This product is not available for expedited shipping.
* This product is available for shipment only to the USA.
This study challenges a popular shibboleth, namely that Christianity came into the world as an essentially iconophobic form of religiosity, one that was opposed on principle to the use of visual images in religious contexts. It is argued here that this view misrepresents the evidence as we have it (consisting of both literary and archaeological fragments) - furthermore this misrepresentation is conscious and deliberate, designed to serve the interests of modern (and not so modern) confessional points of view. The picture presented here is of a religious minority, pre-Constantinian Christians, wrestling at the moment of their birth with questions of self-identity and seeking to submit themselves and their beliefs to open and public scrutiny. Only gradually over the course of the second century did Christians manage to formulate a definition of themselves as a distinct and separate religious culture. They began to draw visible boundaries and commenced the complicated process of endowing their communities with the marks of ethnic and cultural distinction. One of the key elements in this long and rather drawn-out process was the community control and acquisition of real property. This gave the new religionists a mechanism for separating themselves from their non-Christian friends and enemies. It also provided Christians an opportunity to experiment with their own self-definition as a materially defined religious culture. The earliest of their forays into material self-definition seem to have come around A.D. 200 in the form of painting and perhaps pottery - relief sculpture came later at the mid-third century, and Christian buildings first began to take shape under the Tetrarchy. As argued here, the well-known and much-discussed absence of Christian art before A.D. 200 is not to be explained as the consequence of anti-image ideology, but instead should be viewed as the necessary correlate of a religious minority which had not yet attained the status of a materially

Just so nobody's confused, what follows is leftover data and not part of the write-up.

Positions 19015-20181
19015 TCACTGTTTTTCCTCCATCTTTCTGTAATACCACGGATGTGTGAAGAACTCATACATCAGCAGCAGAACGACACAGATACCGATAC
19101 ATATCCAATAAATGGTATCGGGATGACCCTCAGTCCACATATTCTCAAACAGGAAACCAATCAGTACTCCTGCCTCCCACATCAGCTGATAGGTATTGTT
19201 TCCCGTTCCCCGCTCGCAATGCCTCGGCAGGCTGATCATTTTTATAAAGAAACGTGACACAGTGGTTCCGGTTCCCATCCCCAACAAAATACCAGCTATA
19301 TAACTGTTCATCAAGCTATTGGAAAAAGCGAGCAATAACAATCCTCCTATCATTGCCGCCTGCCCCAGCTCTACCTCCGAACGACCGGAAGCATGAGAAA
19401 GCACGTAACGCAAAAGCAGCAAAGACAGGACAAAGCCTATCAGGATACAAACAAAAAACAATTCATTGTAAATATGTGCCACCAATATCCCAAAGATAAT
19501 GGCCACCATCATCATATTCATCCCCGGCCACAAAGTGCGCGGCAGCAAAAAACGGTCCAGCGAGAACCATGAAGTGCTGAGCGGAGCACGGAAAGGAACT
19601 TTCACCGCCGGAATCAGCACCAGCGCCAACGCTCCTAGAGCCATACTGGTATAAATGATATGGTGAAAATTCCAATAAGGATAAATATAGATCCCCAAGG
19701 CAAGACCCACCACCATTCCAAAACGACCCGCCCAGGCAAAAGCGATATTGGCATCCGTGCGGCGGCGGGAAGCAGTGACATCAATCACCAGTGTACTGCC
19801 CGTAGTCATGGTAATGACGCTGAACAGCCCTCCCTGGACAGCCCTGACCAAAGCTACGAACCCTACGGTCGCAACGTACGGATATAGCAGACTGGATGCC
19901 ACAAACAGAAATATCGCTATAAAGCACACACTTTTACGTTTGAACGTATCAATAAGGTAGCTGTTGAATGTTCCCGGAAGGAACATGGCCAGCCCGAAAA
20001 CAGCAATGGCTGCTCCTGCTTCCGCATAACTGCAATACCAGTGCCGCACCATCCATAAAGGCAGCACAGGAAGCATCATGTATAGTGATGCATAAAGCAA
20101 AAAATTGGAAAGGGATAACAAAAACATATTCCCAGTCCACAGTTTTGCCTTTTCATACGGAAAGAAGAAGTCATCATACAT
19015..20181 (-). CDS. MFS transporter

This revisionist study challenges the received opinion that in its earliest manifestations Christianity was a form of religiosity opposed both on principle and in fact to the use of pictures. Paul Corby Finney argues that the well-known absence of Christian pictures before A.D. 200 is due to a complex interplay of social, economic, and political factors, and is not, as is commonly assumed, a result of an anti-image ideology. The book documents the origins of Christian art based on some of the oldest surviving Christian archaeological evidence, and it seeks to show how the Christian products conformed to the already-existing pagan types and models. This study will interest scholars and students in the fields of church history, ancient history, archaeology, art history, classics, and historical theology.